North Dakota Candidate Who Died Of COVID-19 Wins State Election
The late David Andahl, a Republican candidate for the state House of Representatives, won on Tuesday despite having died in October.
A Republican candidate in North Dakota who died of COVID-19 in October won his state race on Tuesday.
David Andahl, 55, died on October 5 of COVID-19 while he was running for a state House of Representatives seat in the state’s 8th district. Andahl, considered a Trump ally, and another Republican candidate Dave Nehring, had been running for two House seats.
Andahl spent 16 years working on the zoning and planning commission in Burleigh County. According to the Washington Post, Andahl spent four days in the hospital before he died on October 5.
Shortly after Andahl died of COVID-19, the virus surged in the midwest region, including North Dakota. More than 48,000 people have tested positive for COVID-19 in the state, including at least 567 deaths, according to North Dakota’s Health Department.
North Dakota Attorney General Wayne Stenehjem said in an opinion last month that the “American” rule allows Andahl to remain on the ballot because “votes cast for the deceased candidate should be counted.”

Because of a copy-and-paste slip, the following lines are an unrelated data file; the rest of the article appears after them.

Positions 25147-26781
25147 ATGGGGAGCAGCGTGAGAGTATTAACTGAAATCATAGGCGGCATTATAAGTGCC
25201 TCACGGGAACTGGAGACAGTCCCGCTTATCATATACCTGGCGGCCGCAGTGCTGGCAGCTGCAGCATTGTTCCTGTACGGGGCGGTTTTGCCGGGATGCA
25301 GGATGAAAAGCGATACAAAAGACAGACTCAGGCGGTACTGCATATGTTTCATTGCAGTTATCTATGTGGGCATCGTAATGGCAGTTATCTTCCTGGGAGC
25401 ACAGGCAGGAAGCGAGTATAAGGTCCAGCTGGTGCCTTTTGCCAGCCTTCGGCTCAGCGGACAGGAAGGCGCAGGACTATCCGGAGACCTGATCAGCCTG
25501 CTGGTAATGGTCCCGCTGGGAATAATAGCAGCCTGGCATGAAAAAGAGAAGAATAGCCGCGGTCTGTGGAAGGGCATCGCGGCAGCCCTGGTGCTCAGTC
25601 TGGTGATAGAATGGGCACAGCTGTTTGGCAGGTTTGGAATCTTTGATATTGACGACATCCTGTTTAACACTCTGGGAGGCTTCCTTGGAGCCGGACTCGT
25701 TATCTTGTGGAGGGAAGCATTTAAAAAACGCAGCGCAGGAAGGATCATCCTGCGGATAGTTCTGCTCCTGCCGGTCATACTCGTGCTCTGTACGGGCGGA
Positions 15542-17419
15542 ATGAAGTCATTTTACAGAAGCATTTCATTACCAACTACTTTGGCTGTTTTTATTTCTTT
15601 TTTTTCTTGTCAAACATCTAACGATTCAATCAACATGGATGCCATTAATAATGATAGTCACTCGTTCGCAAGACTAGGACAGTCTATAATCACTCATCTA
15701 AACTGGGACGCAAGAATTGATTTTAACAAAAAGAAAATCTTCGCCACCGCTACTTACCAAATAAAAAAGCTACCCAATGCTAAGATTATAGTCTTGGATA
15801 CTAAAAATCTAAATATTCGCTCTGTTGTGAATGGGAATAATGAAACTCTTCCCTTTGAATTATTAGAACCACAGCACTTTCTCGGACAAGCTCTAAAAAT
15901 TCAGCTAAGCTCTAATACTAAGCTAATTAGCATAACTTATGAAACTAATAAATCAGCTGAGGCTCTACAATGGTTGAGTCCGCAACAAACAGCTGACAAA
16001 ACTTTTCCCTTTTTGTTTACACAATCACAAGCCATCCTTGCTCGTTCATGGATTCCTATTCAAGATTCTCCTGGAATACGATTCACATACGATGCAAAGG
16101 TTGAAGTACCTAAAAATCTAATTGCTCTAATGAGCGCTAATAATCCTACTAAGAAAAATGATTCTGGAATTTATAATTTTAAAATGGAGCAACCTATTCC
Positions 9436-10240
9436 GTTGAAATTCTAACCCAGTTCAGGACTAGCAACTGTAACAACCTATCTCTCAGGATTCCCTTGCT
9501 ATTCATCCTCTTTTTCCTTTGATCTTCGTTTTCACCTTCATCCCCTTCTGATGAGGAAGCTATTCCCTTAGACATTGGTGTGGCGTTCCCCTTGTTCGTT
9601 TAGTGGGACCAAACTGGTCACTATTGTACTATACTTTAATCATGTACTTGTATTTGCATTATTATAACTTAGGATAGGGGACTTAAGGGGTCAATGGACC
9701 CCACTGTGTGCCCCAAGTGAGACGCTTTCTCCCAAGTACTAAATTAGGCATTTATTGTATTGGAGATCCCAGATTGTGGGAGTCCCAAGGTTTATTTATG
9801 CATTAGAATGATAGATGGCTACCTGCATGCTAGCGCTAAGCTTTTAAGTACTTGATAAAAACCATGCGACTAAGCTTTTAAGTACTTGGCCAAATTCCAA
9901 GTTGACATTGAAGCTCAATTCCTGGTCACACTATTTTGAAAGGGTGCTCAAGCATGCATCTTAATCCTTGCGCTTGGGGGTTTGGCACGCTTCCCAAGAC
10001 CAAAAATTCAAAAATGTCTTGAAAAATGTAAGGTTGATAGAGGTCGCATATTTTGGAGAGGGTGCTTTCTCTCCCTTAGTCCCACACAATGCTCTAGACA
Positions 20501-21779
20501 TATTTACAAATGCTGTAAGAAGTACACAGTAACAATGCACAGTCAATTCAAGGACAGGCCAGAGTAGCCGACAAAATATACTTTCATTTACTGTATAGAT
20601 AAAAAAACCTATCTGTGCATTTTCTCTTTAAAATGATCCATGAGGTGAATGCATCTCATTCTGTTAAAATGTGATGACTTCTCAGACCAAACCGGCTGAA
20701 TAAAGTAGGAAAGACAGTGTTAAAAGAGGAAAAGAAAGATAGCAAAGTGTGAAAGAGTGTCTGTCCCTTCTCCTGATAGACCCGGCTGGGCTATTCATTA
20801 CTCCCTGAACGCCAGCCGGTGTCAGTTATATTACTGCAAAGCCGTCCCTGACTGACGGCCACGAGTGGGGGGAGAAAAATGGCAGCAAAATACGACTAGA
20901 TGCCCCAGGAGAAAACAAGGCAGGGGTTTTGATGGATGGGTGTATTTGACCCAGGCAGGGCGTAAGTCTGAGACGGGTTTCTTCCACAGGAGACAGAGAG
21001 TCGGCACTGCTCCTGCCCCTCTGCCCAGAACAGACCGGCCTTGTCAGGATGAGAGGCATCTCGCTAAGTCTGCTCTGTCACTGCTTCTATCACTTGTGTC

North Dakota Gov. Doug Burgum (R) announced on Wednesday that he appointed coal company executive, Wade Boeshans, to fill Andahl’s seat.
“Our hearts continue to go out to David Andahl’s family and friends. There is no doubt he would have served the state well in the legislature,” Burgum said in a statement. “The people of District 8 are entitled to full representation in the next legislative session, and Wade Boeshans is uniquely qualified to serve their needs.”
Gov. Burgum had endorsed Andahl and funneled money into his race in an apparent attempt to unseat a political rival, the incumbent GOP House Appropriations Chairman Jeff Delzer, the Associated Press previously reported. Sen. Kevin Cramer (R-ND) had also backed the late Andahl “because we need more Trump Republicans in the State Legislature,” the Star Tribune reported.
Andahl, who was born in Bismarck, was known as “Dakota Dave,” according to his obituary. His family wrote in a Facebook post announcing his death from COVID-19 that he was “very cautious” and had lived with other health challenges, “but he was unable to fend off this disease.”